How much did this disgraceful waste of time cost the taxpayer and for what? So the LNP members could be outside making their grubby deal.
    They did not have to make a deal with One Nation or Hinch because they were already on board. So it was all about the KING MAKER Nick Z and his team. What a disgraceful turncoat he is. He sold out for what?

    Then to add insult to injury our esteemed PM said that the one off $75 dollar payment will cost “$250 million dollars and it was affordable ”

    REALY? I thought we had a budget debt crises that had to be solved., at the expense of those who can least afford it.

    Then today Mr. Morrison said that the LNP would re introduce the rest of the corporate tax savings WHEN it had the chance of passing through the Senate. What he did not tell us was what grubby deals would be done in order to do this!!!!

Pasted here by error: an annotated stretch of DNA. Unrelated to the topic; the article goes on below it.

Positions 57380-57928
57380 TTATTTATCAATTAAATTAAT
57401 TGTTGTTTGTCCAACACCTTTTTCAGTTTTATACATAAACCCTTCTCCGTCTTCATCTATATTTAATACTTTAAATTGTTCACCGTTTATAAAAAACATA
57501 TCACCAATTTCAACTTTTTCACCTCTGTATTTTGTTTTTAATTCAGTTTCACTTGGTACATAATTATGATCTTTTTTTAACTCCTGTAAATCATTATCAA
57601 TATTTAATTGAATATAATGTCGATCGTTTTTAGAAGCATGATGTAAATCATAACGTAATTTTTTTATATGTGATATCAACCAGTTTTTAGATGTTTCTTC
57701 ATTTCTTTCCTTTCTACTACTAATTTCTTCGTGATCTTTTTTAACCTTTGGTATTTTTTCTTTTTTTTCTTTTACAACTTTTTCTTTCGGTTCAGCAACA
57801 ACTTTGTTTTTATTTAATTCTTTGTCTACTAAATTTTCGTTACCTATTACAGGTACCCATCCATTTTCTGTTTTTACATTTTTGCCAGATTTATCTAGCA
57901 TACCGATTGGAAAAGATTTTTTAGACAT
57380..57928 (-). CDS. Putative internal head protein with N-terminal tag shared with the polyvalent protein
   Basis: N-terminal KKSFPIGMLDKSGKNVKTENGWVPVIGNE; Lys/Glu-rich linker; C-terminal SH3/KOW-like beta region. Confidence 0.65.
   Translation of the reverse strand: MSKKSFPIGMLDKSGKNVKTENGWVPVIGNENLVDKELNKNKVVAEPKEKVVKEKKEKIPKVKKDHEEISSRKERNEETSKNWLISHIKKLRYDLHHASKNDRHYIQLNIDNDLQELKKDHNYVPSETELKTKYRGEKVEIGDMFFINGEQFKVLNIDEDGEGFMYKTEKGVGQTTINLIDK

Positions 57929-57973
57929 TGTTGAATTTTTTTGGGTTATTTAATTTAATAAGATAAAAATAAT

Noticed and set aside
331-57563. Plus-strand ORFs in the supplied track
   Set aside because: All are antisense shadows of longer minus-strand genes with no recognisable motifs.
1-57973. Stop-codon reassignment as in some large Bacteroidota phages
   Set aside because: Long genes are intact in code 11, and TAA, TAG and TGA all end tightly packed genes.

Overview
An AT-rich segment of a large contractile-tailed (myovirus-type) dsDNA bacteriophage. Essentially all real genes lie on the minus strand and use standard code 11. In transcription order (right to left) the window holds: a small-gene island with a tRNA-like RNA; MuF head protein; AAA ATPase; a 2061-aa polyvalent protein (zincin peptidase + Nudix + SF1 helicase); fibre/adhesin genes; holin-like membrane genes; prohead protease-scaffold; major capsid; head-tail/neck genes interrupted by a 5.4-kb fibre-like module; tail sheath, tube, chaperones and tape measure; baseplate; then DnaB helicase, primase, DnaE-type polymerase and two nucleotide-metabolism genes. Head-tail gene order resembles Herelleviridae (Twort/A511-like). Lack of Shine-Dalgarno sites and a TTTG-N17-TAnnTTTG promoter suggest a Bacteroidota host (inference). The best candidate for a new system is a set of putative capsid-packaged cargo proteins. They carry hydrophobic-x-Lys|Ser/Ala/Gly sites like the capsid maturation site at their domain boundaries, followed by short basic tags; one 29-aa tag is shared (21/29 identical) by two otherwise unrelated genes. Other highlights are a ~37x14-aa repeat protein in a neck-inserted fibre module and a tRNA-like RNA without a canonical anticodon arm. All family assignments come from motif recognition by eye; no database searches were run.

So today..if I sound sickened , disgusted, bewildered and in despair you know why.

  17. Ella Miller

    OH and I forgot to tell you, that ,the only Senator to speak truth to power was Senator Lambi and all through he contribution she was mercilessly ridiculed by the few LNP senators in the house at the time. I wish I knew how to get hold of a copy of her contribution it is worth reading again.

  18. Freethinker

    I do not watch any of the two houses, affect my health.

  19. Matters Not

    Trick is, only Australian shareholders in our companies receive franking credits; foreign shareholders don’t. In consequence, Australian shareholders (who include everyone with superannuation savings) have little to gain from the cut in company tax. It gives them no reason to change their behaviour.